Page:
Featured Research

from universities, journals, and other organizations

Infants Participate In Complex Interactions With Their Parents

Date:
December 4, 2008
Source:
Wiley-Blackwell
Summary:
A new study shows that infants appear to be active participants in complex interactional sequences with their parents far earlier than previously thought.

A new study in the journal Family Process shows that infants appear to be active participants in complex interactional sequences with their parents far earlier than previously thought. Researchers documented the capacity of three-month old infants to share attention with two partners simultaneously.

Triangular capacities were defined as the frequency of babies’ rapid multi-shift gaze transitions between parents, as the infants shifted their gaze back-and-forth between the two adults during a well-established family interaction paradigm. The babies did the same thing in a more stressful procedure in which the two adults challenged them by posing motionless faces following a period of free play.

Early patterns of coordinated infant eye gaze were seen as early as three months, and were linked to signs of better coparental coordination and adjustment within the family.

The infant-family linkages were found by James McHale, Elisabeth Fivaz-Depeursinge, Susan Dickstein, Janet Robertson and Matthew Daley, who evaluated comprehensive assessments of emergent co-parenting alliances completed in the homes of 113 families, and charted infants’ eye gaze patterns during two different mother-father-infant assessments. The investigation was sponsored by the National Institute of Child Health and Development.

“The evidence from our study can embolden practitioners to consider inclusion of babies in therapeutic enactments, drawing attention to their patterns of attention and their role in ongoing family trilogues. Parents' focus can be drawn both to their infant's sensitivity to their ongoing relationship and to the significance of their cooperation as coparents.”


Story Source:

The above story is based on materials provided by Wiley-Blackwell. Note: Materials may be edited for content and length.


Journal Reference:

  1. McHale et al. New Evidence for the Social Embeddedness of Infants' Early Triangular Capacities. Family Process, 2008; 47 (4): 445 DOI: 10.1111/j.1545-5300.2008.00265.x

Cite This Page:

Wiley-Blackwell. "Infants Participate In Complex Interactions With Their Parents." ScienceDaily. ScienceDaily, 4 December 2008. <www.sciencedaily.com/releases/2008/12/081203184537.htm>.
Wiley-Blackwell. (2008, December 4). Infants Participate In Complex Interactions With Their Parents. ScienceDaily. Retrieved October 21, 2014 from www.sciencedaily.com/releases/2008/12/081203184537.htm
Wiley-Blackwell. "Infants Participate In Complex Interactions With Their Parents." ScienceDaily. www.sciencedaily.com/releases/2008/12/081203184537.htm (accessed October 21, 2014).

Share This



More Mind & Brain News

Tuesday, October 21, 2014

Featured Research

from universities, journals, and other organizations


Featured Videos

from AP, Reuters, AFP, and other news services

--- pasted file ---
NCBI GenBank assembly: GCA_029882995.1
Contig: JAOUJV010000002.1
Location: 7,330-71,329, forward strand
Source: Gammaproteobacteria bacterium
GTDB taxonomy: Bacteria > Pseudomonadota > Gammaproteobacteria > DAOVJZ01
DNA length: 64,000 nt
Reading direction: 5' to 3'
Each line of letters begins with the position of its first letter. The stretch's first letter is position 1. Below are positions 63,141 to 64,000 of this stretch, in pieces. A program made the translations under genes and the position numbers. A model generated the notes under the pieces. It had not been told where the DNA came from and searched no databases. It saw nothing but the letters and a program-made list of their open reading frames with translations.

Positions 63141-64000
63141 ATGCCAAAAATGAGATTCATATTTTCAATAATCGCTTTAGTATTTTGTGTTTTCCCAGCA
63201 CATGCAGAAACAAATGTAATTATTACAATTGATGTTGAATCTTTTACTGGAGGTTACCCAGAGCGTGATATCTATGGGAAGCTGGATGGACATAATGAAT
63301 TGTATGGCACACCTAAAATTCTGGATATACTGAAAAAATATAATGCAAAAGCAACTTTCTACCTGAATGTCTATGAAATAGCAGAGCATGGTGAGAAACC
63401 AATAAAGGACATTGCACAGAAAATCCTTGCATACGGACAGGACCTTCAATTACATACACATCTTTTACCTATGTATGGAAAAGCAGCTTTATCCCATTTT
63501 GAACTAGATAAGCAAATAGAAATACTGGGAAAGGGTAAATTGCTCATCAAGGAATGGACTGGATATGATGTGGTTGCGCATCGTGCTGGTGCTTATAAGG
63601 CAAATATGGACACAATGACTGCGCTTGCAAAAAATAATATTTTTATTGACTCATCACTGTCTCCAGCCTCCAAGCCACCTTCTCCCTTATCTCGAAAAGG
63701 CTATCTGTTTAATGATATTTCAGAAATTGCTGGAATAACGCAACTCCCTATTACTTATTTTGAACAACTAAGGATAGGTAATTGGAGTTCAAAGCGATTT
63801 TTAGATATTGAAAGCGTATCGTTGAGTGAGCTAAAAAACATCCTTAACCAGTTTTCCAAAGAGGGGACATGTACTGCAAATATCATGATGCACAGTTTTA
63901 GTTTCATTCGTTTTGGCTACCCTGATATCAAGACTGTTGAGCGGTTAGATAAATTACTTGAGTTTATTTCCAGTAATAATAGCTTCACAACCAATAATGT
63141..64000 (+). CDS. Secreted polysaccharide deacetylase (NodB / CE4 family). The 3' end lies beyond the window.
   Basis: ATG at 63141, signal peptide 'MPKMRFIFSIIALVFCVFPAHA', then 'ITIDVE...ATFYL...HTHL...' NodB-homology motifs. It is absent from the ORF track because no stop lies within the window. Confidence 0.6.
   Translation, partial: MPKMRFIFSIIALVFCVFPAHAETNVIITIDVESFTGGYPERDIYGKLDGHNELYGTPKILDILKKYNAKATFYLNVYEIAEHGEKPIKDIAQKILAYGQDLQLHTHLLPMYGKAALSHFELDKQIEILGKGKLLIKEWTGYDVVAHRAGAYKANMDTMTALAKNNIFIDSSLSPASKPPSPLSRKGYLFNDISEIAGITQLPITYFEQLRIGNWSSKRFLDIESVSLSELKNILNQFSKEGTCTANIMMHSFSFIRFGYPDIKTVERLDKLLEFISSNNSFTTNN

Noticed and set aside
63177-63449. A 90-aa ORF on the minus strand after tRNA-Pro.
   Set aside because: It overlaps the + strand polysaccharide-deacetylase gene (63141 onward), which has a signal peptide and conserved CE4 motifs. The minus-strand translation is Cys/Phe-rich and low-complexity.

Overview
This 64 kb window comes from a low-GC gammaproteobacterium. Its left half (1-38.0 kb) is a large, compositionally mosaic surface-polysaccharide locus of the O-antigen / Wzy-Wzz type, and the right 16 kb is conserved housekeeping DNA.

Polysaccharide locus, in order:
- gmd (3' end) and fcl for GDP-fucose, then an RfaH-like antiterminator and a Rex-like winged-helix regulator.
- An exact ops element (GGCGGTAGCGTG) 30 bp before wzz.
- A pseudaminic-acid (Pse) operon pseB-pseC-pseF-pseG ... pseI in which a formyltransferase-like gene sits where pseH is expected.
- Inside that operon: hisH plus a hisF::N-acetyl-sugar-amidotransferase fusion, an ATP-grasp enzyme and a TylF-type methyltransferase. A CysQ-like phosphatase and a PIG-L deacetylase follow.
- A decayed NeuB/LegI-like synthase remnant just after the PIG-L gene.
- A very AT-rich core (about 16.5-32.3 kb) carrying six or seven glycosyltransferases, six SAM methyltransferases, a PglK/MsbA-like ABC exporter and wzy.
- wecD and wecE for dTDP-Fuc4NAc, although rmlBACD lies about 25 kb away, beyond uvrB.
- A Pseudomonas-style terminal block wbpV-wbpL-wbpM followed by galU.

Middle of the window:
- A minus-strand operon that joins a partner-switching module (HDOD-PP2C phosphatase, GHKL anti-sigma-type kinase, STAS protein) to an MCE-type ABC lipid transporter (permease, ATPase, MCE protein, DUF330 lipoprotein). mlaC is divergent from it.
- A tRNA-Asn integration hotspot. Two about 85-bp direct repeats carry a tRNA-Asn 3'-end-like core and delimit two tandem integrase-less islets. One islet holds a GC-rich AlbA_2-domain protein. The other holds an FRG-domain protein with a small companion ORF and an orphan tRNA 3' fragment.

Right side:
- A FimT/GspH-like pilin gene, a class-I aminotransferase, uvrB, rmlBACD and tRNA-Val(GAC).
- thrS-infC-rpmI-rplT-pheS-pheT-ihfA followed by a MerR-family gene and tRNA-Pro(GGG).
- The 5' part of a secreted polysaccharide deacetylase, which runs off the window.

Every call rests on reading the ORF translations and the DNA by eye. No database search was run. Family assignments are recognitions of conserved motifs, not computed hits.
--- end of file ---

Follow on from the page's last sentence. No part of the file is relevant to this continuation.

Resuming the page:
First-Of-Its-Kind Treatment Gives Man Ability To Walk Again

First-Of-Its-Kind Treatment Gives Man Ability To Walk Again

Newsy (Oct. 21, 2014) A medical team has for the first time given a man the ability to walk again after transplanting cells from his brain onto his severed spinal cord. Video provided by Newsy
Powered by NewsLook.com
Portable Breathalyzer Gets You Home Safely

Portable Breathalyzer Gets You Home Safely

Buzz60 (Oct. 21, 2014) Breeze, a portable breathalyzer, gets you home safely by instantly showing your blood alcohol content, and with one tap, lets you call an Uber, a cab or a friend from your contact list to pick you up. Sean Dowling (@SeanDowlingTV) has the details. Video provided by Buzz60
Powered by NewsLook.com
Your Birth Season Might Determine Your Temperament

Your Birth Season Might Determine Your Temperament

Newsy (Oct. 20, 2014) A new study says the season you're born in can determine your temperament — and one season has a surprising outcome. Video provided by Newsy
Powered by NewsLook.com
Movies Might Desensitize Violence For Parents, Not Just Kids

Movies Might Desensitize Violence For Parents, Not Just Kids

Newsy (Oct. 20, 2014) A study suggests that parents become desensitized to violent movies as well as children, which leads them to allow their kids to view violent films. Video provided by Newsy
Powered by NewsLook.com

Search ScienceDaily

Number of stories in archives: 140,361

Find with keyword(s):
Enter a keyword or phrase to search ScienceDaily for related topics and research stories.

Save/Print:
Share:

Breaking News:

Strange & Offbeat Stories


Health & Medicine

Mind & Brain

Living & Well

In Other News

... from NewsDaily.com

Science News

Health News

Environment News

Technology News



Save/Print:
Share:

Free Subscriptions


Get the latest science news with ScienceDaily's free email newsletters, updated daily and weekly. Or view hourly updated newsfeeds in your RSS reader:

Get Social & Mobile


Keep up to date with the latest news from ScienceDaily via social networks and mobile apps:

Have Feedback?


Tell us what you think of ScienceDaily -- we welcome both positive and negative comments. Have any problems using the site? Questions?
Mobile: iPhone Android Web
Follow: Facebook Twitter Google+
Subscribe: RSS Feeds Email Newsletters
Latest Headlines Health & Medicine Mind & Brain Space & Time Matter & Energy Computers & Math Plants & Animals Earth & Climate Fossils & Ruins